Concentrations of trace elements in a rare and threatened coastal shark from the Arabian Gulf
Published online on 15. June 2015
Concentrations of trace elements in a rare and threatened coastal shark from the Arabian Gulf (smoothtooth blacktip Carcharhinus leiodon)
Alec B.M. Moore, Thi Bolam, Brett P. Lyons, Jim R. Ellis
Kuwait’s waters are one of only two locations where the smoothtooth blacktip shark Carcharhinus leiodon is known to occur. Concentrations of 11 trace elements were analysed in five juvenile and two adult specimens of this coastal predator. Concentrations of lead in muscle increased with length, whilst manganese concentration decreased. Arsenic concentrations in muscle were among the highest reported in elasmobranchs, and the concentration in the liver increased significantly in relation to length. In comparison to published literature, concentrations of manganese (liver), lead (muscle) and iron (muscle and liver) were high. Mercury concentrations in the muscle exceeded European Food Safety Authority limits and were among the highest reported in any elasmobranch. Concentrations of selenium, which may inhibit mercury toxicity, were also high. These results and previous studies indicate that potentially hazardous levels of mercury and other contaminants may occur in sharks in this region, adding further stressors to these vulnerable populations.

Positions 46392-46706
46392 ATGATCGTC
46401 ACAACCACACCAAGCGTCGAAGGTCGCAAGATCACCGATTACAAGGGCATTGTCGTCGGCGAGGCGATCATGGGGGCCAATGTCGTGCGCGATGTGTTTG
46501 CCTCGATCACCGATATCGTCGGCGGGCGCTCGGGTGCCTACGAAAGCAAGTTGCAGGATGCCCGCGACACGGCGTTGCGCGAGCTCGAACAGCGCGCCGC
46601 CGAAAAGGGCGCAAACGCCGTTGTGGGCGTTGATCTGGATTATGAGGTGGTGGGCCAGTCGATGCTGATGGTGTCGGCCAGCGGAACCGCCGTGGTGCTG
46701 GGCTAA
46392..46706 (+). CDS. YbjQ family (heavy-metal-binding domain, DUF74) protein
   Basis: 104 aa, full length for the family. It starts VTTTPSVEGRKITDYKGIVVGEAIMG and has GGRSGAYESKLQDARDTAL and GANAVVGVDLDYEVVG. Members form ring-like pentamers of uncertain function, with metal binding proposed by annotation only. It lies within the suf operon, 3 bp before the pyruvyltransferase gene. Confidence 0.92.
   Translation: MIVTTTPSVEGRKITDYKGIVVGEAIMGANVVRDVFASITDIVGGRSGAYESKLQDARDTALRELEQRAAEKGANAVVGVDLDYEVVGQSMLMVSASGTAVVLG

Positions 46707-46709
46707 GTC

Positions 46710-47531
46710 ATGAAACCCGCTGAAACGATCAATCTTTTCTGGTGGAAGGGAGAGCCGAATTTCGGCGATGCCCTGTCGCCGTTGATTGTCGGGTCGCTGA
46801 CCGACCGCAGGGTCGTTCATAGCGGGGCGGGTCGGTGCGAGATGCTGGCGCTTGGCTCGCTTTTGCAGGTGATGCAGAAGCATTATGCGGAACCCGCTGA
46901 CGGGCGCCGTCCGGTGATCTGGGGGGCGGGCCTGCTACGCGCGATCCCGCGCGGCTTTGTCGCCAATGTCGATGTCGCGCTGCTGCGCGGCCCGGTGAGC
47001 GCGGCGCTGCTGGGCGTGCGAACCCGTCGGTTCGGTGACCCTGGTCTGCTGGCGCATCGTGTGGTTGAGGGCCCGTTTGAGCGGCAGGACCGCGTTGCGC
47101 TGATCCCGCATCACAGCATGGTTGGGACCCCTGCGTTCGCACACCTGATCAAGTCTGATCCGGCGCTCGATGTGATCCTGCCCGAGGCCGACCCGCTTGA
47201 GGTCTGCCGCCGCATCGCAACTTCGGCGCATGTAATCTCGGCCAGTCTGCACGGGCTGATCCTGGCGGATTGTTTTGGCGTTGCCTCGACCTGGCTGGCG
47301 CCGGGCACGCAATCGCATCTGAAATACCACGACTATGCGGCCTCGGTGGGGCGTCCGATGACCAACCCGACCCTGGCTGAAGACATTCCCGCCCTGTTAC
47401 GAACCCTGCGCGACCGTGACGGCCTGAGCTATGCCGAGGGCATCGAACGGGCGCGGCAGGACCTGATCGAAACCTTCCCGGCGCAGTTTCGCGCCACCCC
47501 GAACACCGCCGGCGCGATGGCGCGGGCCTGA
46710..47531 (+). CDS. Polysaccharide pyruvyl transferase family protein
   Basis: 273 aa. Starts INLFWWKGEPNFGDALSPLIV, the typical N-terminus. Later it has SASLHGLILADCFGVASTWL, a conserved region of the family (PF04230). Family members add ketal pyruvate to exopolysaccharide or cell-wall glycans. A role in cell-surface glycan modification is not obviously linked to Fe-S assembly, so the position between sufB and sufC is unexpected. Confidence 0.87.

Marine Pollution Bulletin, In Press, Corrected Proof